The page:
What mistake did these students make? They forgot to identify themselves as bombastic foreign Members of Parliament whom have provided material support to Hamas. Silly students… freedom of speech on the campus of a school at which you attend and live? Preposterous!
Ezra Levant, Mark Steyn, Human Rights Commissions, the public works protection act, pro-life voices shut down on campus…
Is it time we had a serious review of how flexible our rights to speech and assembly have become in this country?
Yesterday, I had the opportunity to interview Senator Doug Finley on the inquiry that he is asking for in the Senate regarding the state of free expression in Canada. I wrote about this move by Finley late last week when he first rose in the Senate on the issue. I asked the Senator about his initiative, his concern over recent events, whether s.13.1 of the Canadian Human Rights Act should be repealed and if there should be a special section of the criminal code for those that inhibit freedom of expression. I also ask about Elections Canada and the in-and-out appeal by the non-partisan arbitrating body.
Today Senator Doug Finley rose in the Senate to give notice that he would “call the attention of the Senate to the issue of the erosion of Freedom of Speech in our country” and that this would be done through an inquiry.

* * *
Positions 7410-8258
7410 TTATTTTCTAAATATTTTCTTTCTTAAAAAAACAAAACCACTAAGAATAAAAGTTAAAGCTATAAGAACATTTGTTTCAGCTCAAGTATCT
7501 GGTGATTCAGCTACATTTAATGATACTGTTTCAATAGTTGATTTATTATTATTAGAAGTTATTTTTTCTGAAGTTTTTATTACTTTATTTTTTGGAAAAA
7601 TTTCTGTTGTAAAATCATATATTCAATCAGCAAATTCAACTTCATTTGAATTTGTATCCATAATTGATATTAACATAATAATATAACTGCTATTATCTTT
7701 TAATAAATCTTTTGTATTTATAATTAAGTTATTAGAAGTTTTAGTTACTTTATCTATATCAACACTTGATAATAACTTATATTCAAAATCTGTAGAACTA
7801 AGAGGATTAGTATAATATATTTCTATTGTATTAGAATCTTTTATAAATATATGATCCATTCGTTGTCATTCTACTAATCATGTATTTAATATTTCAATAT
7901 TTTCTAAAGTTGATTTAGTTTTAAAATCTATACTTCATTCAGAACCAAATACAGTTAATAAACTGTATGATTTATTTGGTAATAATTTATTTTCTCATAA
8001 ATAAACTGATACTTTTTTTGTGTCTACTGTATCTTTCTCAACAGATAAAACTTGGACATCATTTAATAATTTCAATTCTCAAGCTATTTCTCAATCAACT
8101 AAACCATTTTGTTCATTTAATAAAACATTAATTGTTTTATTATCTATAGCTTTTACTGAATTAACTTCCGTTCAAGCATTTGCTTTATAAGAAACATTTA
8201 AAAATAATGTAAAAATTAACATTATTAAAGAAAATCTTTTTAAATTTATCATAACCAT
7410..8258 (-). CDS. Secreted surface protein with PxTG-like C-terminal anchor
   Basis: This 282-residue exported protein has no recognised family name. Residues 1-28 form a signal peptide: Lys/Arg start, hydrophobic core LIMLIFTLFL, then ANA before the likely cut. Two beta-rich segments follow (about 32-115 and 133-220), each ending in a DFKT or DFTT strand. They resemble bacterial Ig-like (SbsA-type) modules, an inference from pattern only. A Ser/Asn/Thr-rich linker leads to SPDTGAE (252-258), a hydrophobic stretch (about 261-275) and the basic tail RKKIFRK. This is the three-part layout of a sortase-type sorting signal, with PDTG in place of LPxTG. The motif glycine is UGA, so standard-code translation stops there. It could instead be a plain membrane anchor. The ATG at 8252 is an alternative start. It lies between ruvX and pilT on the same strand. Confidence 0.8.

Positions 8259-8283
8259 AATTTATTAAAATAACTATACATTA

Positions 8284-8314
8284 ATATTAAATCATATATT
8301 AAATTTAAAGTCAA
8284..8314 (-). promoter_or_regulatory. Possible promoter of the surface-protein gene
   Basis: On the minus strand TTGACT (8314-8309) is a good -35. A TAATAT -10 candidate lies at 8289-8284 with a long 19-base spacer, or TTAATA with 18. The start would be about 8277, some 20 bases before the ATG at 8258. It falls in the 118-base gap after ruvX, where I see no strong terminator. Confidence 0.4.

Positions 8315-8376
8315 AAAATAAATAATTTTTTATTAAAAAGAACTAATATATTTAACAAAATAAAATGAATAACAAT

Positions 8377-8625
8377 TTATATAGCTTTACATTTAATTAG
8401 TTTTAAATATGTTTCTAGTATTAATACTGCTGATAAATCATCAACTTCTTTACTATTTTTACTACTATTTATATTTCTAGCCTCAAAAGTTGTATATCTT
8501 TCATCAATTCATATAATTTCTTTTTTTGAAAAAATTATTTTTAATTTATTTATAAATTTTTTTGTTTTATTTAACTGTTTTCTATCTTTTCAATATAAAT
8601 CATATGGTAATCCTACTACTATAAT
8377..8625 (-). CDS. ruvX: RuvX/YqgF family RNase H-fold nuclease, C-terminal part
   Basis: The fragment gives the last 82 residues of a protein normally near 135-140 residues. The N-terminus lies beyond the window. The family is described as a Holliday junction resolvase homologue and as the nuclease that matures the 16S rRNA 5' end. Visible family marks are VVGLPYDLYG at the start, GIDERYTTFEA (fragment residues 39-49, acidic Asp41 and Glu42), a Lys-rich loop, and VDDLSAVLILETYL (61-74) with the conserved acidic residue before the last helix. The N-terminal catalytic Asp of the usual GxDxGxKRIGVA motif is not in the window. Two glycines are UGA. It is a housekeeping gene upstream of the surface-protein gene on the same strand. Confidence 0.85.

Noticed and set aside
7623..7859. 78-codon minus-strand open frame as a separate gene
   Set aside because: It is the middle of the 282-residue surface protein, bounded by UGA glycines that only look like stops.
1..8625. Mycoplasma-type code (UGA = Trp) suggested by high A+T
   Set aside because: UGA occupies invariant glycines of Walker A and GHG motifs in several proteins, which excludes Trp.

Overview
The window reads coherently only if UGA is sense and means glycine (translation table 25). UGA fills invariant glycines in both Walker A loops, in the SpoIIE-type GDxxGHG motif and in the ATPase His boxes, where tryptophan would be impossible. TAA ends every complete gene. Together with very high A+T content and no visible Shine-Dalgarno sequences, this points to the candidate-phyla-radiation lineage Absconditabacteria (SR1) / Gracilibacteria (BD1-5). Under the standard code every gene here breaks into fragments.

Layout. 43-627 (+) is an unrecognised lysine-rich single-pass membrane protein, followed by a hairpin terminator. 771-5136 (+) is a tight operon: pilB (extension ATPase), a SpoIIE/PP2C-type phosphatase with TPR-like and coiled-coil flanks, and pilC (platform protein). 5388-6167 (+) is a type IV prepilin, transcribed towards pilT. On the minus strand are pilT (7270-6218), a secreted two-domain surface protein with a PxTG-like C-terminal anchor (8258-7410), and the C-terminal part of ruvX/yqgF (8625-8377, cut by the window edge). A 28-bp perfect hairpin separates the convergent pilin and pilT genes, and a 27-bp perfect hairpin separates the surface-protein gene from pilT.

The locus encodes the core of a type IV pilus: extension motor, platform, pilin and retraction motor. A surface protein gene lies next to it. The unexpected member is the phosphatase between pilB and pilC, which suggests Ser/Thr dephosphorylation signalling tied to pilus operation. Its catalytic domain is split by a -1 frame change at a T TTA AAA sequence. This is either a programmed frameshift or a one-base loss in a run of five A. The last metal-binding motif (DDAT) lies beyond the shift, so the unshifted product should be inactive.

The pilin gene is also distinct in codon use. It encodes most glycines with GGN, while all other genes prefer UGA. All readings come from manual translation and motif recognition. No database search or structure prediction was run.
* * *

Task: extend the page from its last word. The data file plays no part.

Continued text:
Under the rules of the Senate, a minimum of two days must be given before a sponsoring senator can speak to an inquiry he or she would like to initiate. This means that Senator Finley is expected to speak to the issue next Tuesday at the earliest. Also, the sponsoring senator can provide a reply at the conclusion of the inquiry.
This move by Finley is likely in reaction to recent events by university officials and students at the University of Ottawa to intimidate US conservative commentator Ann Coulter from appearing on campus. Coulter’s scheduled speech was cancelled due to safety concerns this past Tuesday. The Senator will also rise during a time when federal and provincial human rights commissions have run amok, hearing complaints by politically offended groups and individuals.
The Ann Coulter cancellation at the University of Ottawa has further mainstreamed public opinion against censorship of speech drawing defense of the American firebrand by a broad cross-section of Canadian opinion-makers.
Finley’s call for a Senate inquiry will promote discussion of the values of free speech and will draw lawmakers to consider the broader view of how far this freedom has slipped away in Canada.